• While a PC should certainly have enough processing power to implement design (2), that real-time power is not easily available to a Windows application. Using DOS or some real-time operating system should work - but it would be nice to use Windows to display cool graphics of the scans... A dedicated microprocessor or DSP for the feedback loop is probably the best choice.
  • Design (2) gives you more flexibility in controlling the tip's Z position: Switching between constant height and constant current mode, spectroscopy modes that may keep a constant height while varying the gap bias, adaptive feedback for optimized scan speed etc. can all be implemented in software. A safe coarse approach mode can be implemented by repeatedly retreating the tip all the way, making a coarse approach step, slowly expanding the tip while looking for tunneling current etc.

The last aspect finally led me to choose design (2). Since I wanted to use the STM with my laptop computer (which does not have decent - let alone full-duplex DC-coupled - sound), I decided to handle all the analog I/O from the dedicated slave processor. I finally picked a Motorola DSP 56002 evaluation board as the slave processor; some reasons are given in the next section.

Instrument control and feedback loop


Processor Platform

The digital control and feedback loop of the STM is built around a Motorola DSP 56002 evaluation board. The 56002 is a fixed-point signal processor, running at up to 66 MHz, with the 24 bit word size preferred by Motorola.

Any other signal processor would probably work as well, as would a decent microprocessor. The processing power is not too critical, from what I have seen so far - a few feedback loop calculations at a 32 kHz sampling rate, and handling the serial port at 115 kBit/s (11.5 kHz maximum interrupt rate). I would not suggest using an 8 bit micro-controller for this task, but even that might work.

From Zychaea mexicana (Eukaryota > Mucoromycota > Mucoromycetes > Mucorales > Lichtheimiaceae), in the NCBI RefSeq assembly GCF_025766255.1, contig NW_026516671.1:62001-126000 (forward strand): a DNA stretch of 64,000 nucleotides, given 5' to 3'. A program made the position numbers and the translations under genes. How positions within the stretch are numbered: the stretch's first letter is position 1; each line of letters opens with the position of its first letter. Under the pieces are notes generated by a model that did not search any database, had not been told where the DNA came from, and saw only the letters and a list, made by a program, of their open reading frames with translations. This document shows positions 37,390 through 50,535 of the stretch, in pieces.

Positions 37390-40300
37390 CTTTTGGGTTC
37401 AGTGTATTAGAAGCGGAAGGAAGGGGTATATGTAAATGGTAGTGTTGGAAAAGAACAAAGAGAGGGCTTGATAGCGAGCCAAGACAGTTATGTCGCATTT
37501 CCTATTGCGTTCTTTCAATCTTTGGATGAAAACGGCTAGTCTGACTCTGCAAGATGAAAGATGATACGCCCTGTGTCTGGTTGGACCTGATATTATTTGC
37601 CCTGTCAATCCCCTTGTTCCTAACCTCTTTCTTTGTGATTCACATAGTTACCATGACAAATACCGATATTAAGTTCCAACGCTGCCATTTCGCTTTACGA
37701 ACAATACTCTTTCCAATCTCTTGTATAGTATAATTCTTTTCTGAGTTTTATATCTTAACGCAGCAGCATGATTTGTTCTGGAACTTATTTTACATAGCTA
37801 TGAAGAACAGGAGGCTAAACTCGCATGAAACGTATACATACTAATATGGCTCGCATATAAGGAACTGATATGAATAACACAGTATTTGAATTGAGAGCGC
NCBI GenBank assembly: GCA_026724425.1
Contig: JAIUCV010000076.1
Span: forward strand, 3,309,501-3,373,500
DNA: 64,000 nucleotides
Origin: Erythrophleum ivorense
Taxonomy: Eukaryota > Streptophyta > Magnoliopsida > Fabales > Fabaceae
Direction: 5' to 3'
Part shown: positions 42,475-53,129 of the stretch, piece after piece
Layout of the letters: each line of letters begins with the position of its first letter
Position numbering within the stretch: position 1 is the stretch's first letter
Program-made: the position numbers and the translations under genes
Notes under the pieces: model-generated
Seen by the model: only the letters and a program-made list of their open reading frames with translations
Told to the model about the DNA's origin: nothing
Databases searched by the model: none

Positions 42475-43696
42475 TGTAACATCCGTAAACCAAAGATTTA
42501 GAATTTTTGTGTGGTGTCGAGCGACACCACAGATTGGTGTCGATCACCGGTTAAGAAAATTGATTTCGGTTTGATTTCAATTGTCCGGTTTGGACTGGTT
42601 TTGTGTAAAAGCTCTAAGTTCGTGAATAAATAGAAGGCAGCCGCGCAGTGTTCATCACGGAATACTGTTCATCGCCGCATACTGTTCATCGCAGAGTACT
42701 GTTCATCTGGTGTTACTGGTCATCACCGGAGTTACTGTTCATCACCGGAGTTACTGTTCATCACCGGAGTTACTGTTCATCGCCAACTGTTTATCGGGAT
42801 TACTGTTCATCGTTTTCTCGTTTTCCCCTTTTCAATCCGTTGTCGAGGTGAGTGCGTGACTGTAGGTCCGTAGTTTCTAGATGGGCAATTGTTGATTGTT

My decision for the 56002 was mainly due to the peripherals Motorola put on the evaluation board, and due to software considerations:

  • 16-bit stereo codec, suitable to output the X/Y scan positions. Easily expandable with more codecs; expansion with other serial AD and DA converters is not quite as easy.
  • Two serial interfaces - one for debugging via the "On-chip emulation" port, one for application data transfer. (Only the application port will be needed once things are working OK.)
  • Flash EPROM socket enables stand-alone operation.
  • Free C compiler available from Motorola.
  • Evaluation board was very popular among radio amateurs; lots of free programming examples, tips and tricks are available on the web.
  • I like the Motorola assembler syntax (for sentimental reasons).

Unpleasant update (May 2006): [Updated]
The DSP56002 evaluation board used in this project has been discontinued a few years back, "due to lack of availability of memory components required for this product". By now, the 56002 processor itself has gone out of production as well. The 563xx DSPs are supposed to be fully backward compatible with the 56k series, but I could not find a suitable evaluation board during a quick check (at least not from Freescale themselves, which is the new home for Motorola's semiconductor business). You can still find the DSP56002 evaluation kit on ebay – it was popular with radio amateurs, so there seem to be quite a few of these boards around. As of today, Freescale still offer documentation for the 56k products on their website.

Circuit description

As shown in the block diagram above, the DSP56002's peripherals are

  • 2 DA channels of the CS4215 codec (on the evaluation board) for X/Y scan waveform output. The codec's AD inputs are not used.